The proposed location of the turbines could also interfere with military radar used to track the F-15E practice runs, according to a letter Col. Jeannie Leavitt, Commander of the 4th Fighter Wing at the Seymour Johnson, wrote to Gov. Bev Perdue in July. The letter was submitted to the Utilities Commission this month by the Wayne County Chamber of Commerce, which supports the Air Force installation as a vital contributor to the region’s economy.
Leavitt’s letter suggests that the state’s wind-swept flatland, considered to have some of the best wind resources on the East Coast, may not be an appropriate place to mix wind turbines with military operations.
“I believe that wind farm development in any part of eastern North Carolina has the potential to harm the training missions of Seymour Johnson Air Force Base and potentially other Department of Defense users of the airspace near the planned projects,” Leavitt wrote.
A month after Leavitt wrote her letter, Perdue issued an Aug. 18 executive order directing state authorities to prevent land use that is incompatible with U.S. military installations in the state.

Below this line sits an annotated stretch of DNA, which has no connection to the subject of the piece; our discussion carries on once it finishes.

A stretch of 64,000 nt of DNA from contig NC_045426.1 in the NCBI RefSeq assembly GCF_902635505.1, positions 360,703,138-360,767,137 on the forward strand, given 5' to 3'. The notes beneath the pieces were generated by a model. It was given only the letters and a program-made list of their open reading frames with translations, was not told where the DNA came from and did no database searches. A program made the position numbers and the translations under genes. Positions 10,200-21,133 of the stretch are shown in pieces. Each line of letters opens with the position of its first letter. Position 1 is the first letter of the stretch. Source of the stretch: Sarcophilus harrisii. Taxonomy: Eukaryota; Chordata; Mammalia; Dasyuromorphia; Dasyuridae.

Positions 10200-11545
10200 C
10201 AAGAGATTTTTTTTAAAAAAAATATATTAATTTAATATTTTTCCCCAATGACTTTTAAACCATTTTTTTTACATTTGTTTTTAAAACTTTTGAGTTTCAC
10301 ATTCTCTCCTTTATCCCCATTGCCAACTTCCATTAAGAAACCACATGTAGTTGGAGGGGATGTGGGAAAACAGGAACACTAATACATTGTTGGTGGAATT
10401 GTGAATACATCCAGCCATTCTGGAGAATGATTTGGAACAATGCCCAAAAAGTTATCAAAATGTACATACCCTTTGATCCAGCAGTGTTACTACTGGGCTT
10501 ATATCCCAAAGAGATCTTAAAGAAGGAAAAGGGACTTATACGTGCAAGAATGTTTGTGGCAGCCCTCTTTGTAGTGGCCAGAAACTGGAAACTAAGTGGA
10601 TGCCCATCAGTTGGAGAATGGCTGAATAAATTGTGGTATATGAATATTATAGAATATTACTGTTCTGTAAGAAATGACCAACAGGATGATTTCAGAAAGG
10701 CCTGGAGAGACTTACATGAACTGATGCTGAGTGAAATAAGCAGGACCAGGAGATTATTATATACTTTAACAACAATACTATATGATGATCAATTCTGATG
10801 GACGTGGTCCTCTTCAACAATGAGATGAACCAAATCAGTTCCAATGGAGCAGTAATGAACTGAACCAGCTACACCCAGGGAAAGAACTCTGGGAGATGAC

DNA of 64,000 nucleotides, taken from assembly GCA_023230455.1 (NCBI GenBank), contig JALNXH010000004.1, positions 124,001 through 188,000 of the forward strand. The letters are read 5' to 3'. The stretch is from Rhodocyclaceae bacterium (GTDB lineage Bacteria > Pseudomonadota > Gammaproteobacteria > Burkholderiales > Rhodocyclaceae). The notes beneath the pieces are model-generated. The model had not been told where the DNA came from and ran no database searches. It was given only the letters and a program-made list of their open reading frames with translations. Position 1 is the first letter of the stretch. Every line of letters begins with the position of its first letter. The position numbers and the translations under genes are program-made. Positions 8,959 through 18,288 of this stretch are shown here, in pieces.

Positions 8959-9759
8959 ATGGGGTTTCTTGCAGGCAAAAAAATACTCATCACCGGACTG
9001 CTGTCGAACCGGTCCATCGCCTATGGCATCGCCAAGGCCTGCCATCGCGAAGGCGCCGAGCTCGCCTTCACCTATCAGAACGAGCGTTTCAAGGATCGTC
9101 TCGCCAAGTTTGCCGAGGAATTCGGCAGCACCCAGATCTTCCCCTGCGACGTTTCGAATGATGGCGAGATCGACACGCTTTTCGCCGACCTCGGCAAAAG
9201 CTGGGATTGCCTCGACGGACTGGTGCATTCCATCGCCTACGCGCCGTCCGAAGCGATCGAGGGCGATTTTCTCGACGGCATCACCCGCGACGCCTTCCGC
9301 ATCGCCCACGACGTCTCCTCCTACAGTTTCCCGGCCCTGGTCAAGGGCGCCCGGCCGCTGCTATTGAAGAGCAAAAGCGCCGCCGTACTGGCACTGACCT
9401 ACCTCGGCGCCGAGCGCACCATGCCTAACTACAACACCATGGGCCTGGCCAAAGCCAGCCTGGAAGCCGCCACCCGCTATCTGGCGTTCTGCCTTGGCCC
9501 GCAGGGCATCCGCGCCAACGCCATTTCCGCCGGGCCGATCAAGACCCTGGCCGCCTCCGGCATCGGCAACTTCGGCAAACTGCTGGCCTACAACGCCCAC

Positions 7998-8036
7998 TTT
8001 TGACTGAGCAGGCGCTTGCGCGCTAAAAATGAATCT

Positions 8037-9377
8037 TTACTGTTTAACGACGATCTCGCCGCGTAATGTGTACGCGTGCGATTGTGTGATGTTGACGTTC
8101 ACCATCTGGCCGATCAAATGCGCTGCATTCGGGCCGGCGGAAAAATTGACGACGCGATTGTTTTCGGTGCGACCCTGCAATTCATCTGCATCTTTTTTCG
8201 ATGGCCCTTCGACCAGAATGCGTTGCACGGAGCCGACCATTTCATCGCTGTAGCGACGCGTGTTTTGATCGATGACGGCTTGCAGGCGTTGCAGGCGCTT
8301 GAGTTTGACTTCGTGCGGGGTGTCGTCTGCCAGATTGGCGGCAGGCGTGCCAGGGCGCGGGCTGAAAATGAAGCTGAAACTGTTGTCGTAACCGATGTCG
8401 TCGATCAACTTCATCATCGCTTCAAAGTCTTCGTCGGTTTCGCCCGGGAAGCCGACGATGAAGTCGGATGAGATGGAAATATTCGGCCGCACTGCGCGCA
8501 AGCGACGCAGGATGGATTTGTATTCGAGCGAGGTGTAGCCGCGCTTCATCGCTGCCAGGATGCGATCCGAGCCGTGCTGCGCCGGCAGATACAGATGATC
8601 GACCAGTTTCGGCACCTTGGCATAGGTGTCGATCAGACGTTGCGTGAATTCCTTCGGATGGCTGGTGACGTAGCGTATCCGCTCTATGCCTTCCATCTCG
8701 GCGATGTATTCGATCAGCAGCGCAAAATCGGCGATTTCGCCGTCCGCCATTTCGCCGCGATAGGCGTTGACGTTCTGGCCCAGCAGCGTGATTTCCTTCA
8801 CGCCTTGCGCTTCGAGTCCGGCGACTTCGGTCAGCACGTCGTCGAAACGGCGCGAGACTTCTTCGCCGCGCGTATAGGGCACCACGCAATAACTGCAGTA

The U.S. Fish and Wildlife Commission has its own concerns. A preliminary estimate shows the Pantego project, with 164-foot-long blades that spin over 100 miles per hour, could kill between 3.4 and 20.7 bald eagles a year that fly through the area to forage and hunt. Click here to read the rest of the story.
What may be even more of a threat to Invenergy’s plans in Beaufort County is the fact that Duke Power is negotiating with the City of Washington and rumor has it some property owners in the Bath area to put solar farms in. Any electricity Duke can generate for other alternative sources (other than wind) reduces the marketability of the electricity generated by the huge wind farms.
Stay tuned and check back. We’ll keep you posted.
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